In the summer of 1985, Borden began selling its ReaLemon product in its lemon-shaped container in the UK. Reckitt & Colman became concerned and filed a lawsuit to stop the American company. Reckitt & Colman was successful in the lower courts and Borden took the case to the House of Lords.

Explaining the standard, which became known as the classic trinity, Lord Oliver asked:

  1. Have the respondents [Reckitt & Colman] proved that the get-up under which their lemon juice has been sold since 1956 has become associated in the minds of substantial numbers of the purchasing public specifically and exclusively with [their] (“Jif”) lemon juice?
  2. If the answer to that question is in the affirmative, does the get-up under which the appellants [Borden] proposed to market their lemon juice in [the ReaLemon containers] amount to a representation by [Borden] that the juice which they sell is “Jif” lemon juice?
  3. If the answer to that question is in the affirmative, is it, on a balance of probabilities, likely that, if the appellants [Borden] are not restrained as they have been, a substantial number of members of the public will be misled into purchasing the defendants’ lemon juice in the belief that it is the respondents’ Jif juice? (pp.500-501)

Lord Oliver observed that supermarkets tend to sell only one brand and possibly their own house brand of preserved lemon juice. He noted Reckitt & Colman’s survey evidence showing that “a housewife presented with a display of these products in close juxtaposition would be likely to pick up . . . the [ReaLemon] product in the belief that what she was buying was the respondents’ Jif lemon juice” (p. 500) since Jif was the only “lemon-sized squeezy pack of lemon juice on the market” (p. 501).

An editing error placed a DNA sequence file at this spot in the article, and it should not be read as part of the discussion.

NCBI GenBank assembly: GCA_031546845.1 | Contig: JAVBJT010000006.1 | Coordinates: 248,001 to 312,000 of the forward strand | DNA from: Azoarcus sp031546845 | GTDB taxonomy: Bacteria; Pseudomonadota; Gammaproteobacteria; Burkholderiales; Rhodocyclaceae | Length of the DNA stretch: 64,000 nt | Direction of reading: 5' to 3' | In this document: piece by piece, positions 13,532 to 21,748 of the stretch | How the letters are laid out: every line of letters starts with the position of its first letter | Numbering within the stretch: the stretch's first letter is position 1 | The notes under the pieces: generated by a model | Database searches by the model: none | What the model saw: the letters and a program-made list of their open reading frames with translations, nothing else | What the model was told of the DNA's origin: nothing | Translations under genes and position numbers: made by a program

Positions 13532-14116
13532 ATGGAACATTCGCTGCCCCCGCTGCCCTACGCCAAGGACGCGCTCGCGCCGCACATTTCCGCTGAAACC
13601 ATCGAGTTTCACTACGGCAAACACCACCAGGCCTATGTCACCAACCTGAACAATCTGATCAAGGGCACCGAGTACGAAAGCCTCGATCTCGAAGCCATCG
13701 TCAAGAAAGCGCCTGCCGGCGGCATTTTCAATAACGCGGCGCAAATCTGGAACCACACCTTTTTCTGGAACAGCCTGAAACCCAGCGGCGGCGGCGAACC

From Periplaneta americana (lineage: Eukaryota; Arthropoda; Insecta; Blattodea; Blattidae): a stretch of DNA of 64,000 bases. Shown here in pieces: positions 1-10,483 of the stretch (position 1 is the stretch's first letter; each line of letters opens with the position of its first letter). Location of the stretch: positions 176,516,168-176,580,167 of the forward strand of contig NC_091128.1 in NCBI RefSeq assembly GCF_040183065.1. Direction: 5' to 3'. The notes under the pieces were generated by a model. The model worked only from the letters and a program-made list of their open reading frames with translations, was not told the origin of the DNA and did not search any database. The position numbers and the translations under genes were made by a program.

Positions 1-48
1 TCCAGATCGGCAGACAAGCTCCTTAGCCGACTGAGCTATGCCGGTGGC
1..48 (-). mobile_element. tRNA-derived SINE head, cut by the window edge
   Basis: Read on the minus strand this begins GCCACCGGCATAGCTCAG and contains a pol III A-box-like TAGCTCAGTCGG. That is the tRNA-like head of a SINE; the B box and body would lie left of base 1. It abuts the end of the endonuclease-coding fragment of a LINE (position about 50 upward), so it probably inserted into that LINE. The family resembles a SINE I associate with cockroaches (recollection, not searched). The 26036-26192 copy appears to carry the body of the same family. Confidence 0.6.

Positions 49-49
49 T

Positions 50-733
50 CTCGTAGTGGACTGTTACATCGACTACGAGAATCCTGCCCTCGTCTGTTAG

Concluding that the three elements are satisfied, the Lords affirmed the permanent injunction barring Borden from marketing lemon juice in lemon-shaped containers in the UK.

Had the Jif lemon been a registered trademark, the case would have been much simpler to prove. Infringement is established if it can show that Borden’s ReaLemon container is identical or similar to the Jif lemon and that allowing the ReaLemon container in the market is likely to cause public confusion. Section 18, Trade Mark Ordinance (Cap. 559).

One may ask, if the Jif lemon had been sold since 1956, why wasn’t it registered as a trademark?

The answer is that, had they applied to register the Jif lemon as a trademark, the application would have been rejected by the registrar. This is because a mark that is a symbol of the goods or services it promotes does not qualify for registration. So, the Jif lemon is a symbol of lemon and lemon juice so it cannot be registered. If it is registered, it would prevent others from using a symbol of a lemon to sell lemon or lemon juice. Thus, Reckitt & Colman could only resort to a passing off claim in their fight against competition from ReaLemon.